Northants Horse Trader Magazine follow many local businesses on social media and when ‘EJ’s Equestrian’ a local breaking in and reschooling business posted about the work they carry out using ‘Duncan’ we were keen to find out more.


Ellie has many years experience with breaking in and reschooling horses. The process can be stressful for some horses (and trainers!). Ellie was keen to look at ways she could minimise the stress of the horses that she worked with; after some research Ellie decided to import a dummy from a company called Ardall based in Ireland that she affectionately calls ‘Duncan’.

The Ardall is a device for training horses. Designed primarily to accustom unbroken horses, or horses that have not been ridden for some time, to safely accept a rider, it can also be used for training performance horses.

The Ardall Comprises of Four Main Parts:

1. The Torso

The main part of the product resembles a legless, human torso with short arms. At its core, there is a coiled spring, which facilitates movement when mounted on a horse. This spring is enveloped with medium-grade foam in the shape of a torso, which is covered with high quality, UV-protected leatherette.

2. The Base

The torso is affixed to a flat, solid base, which has been specially moulded to fit any standard saddle. This is covered in the same leatherette as the torso. On either side, there are two straps - used for securing the Ardall onto the horse - and one screw-on ring, through which the reins go during lunging and long-reining.

3. The Harness

An essential component of the product when in use, the harness fits onto the torso. The extent to which the Ardall moves when mounted on a horse is regulated by the tightness or looseness of the harness.

4. Weights

These weights serve to make the Ardall heavier helping to introduce the horse to the sensation of a rider’s legs on either side. These take the form of two boot-shaped canvas bags, which are filled evenly with fine sand (up to 2 stone/12.7KG in each.) These are clipped onto the Ardall, one on each side, and secured with straps. We also add a riding hat to him to make him seem more realistic.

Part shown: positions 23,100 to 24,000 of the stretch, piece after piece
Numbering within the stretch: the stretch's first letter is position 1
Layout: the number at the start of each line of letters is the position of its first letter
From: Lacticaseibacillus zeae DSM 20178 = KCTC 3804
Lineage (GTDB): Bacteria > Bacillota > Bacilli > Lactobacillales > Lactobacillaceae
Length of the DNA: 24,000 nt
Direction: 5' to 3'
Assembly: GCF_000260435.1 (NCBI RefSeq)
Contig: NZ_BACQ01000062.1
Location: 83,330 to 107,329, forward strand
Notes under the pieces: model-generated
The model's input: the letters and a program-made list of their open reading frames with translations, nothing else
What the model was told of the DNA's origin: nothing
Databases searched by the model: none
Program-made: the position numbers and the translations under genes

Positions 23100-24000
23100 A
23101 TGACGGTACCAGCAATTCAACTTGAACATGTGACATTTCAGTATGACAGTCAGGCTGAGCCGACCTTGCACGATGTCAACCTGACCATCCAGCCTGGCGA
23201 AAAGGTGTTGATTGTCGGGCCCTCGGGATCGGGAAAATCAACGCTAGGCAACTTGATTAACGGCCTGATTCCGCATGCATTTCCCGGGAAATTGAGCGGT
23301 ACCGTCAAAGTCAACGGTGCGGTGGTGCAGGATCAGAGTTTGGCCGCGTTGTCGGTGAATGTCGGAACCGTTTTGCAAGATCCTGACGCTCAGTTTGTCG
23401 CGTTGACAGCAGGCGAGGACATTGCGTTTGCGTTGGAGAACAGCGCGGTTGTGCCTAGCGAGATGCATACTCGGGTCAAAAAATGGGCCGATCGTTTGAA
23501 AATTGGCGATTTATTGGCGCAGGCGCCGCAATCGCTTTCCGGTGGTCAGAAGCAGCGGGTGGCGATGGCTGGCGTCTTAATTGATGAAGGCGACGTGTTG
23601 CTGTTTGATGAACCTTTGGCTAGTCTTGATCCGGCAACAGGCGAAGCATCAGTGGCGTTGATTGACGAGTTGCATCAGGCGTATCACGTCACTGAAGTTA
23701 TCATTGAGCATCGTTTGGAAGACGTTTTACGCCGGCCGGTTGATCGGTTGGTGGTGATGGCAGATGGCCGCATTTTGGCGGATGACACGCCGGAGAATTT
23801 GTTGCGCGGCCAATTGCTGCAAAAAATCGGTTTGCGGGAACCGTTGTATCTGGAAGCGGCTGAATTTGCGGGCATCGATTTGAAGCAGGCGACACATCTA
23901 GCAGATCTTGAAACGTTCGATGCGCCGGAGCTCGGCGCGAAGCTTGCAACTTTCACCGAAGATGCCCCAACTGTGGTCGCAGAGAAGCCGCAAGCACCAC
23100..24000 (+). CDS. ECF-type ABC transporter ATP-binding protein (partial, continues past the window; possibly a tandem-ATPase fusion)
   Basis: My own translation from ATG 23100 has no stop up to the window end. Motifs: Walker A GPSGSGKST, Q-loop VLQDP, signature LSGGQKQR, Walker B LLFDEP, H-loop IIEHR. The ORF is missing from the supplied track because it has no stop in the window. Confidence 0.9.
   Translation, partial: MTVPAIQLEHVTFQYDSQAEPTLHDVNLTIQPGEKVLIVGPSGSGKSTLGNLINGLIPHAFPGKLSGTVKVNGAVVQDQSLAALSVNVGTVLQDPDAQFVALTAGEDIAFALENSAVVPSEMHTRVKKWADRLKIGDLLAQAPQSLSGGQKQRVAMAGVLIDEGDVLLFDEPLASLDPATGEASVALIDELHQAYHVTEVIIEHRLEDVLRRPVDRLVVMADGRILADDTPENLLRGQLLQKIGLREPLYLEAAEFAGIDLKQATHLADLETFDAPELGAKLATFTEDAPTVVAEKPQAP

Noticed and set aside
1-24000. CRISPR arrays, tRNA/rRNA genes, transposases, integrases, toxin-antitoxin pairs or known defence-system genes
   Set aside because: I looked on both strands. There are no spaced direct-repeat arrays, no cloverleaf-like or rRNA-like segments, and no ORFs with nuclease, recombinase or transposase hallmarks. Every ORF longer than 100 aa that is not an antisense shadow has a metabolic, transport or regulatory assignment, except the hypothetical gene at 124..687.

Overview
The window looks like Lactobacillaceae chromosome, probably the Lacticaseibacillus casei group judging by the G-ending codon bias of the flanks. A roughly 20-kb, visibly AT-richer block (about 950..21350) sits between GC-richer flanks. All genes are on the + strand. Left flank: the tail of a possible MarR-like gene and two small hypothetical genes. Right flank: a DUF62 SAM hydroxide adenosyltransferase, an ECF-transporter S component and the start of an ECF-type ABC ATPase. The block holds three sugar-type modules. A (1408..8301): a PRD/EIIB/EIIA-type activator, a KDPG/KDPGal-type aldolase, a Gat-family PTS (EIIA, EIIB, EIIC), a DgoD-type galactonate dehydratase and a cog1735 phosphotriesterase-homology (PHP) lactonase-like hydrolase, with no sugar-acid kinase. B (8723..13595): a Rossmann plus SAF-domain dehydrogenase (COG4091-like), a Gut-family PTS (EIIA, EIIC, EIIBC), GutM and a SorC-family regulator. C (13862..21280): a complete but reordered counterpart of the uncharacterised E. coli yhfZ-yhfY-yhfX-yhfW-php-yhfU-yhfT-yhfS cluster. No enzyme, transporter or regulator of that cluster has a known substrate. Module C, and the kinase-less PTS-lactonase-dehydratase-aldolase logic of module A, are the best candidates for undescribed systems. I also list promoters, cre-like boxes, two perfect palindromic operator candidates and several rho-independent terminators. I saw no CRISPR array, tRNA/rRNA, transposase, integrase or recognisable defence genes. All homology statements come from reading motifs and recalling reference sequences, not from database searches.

You can find out more about the Ardall dummy by visiting

Ellie believes she has reduced the stress levels of the horses she works with significantly. Ellie told us that this method has in her opinion “proved to be a much kinder transition to the riding experience for the horse”. Ellie added “I feel that as well as being kinder, it is a much kinder method to start a young horse or to restart a problem horse. Some horses do not like the sensation of legs when they first touch their sides, or the height of a rider above and behind the back of their heads. I find that using ‘Duncan’ helps to desensitise them before a rider gets onboard and therefore minimises injury to both horse and rider. It also initially eliminates the pull on the horses mouth, when and if they react”.

Firstly Ellie begins the work by introducing the basic ground work, such as lunging, long reining and wearing tack. After the basic training, it's then a natural progression to ‘Duncan’ the dummy.

The timescale varies with each horse as to how long they take to accept ‘Duncan’, it can be as little as 10 minutes to start with up to 45 minutes. Ellie finds that 2-5 days use is all that is usually needed in most cases.

Backing a young horse or retraining horses does require experienced and knowledgeable handling as every horse is different and you need that knowledge to be able to adapt to each situation and to keep both horse and rider safe and calm.

Ellie always uses ‘Duncan’ initially on every horse or pony that comes to her to be backed or restarted in their ridden career; as she never knows how each horse is going to react and it's just a safer and kinder start. 

NOTE: Always seek professional advice before riding, working, training and handling horses.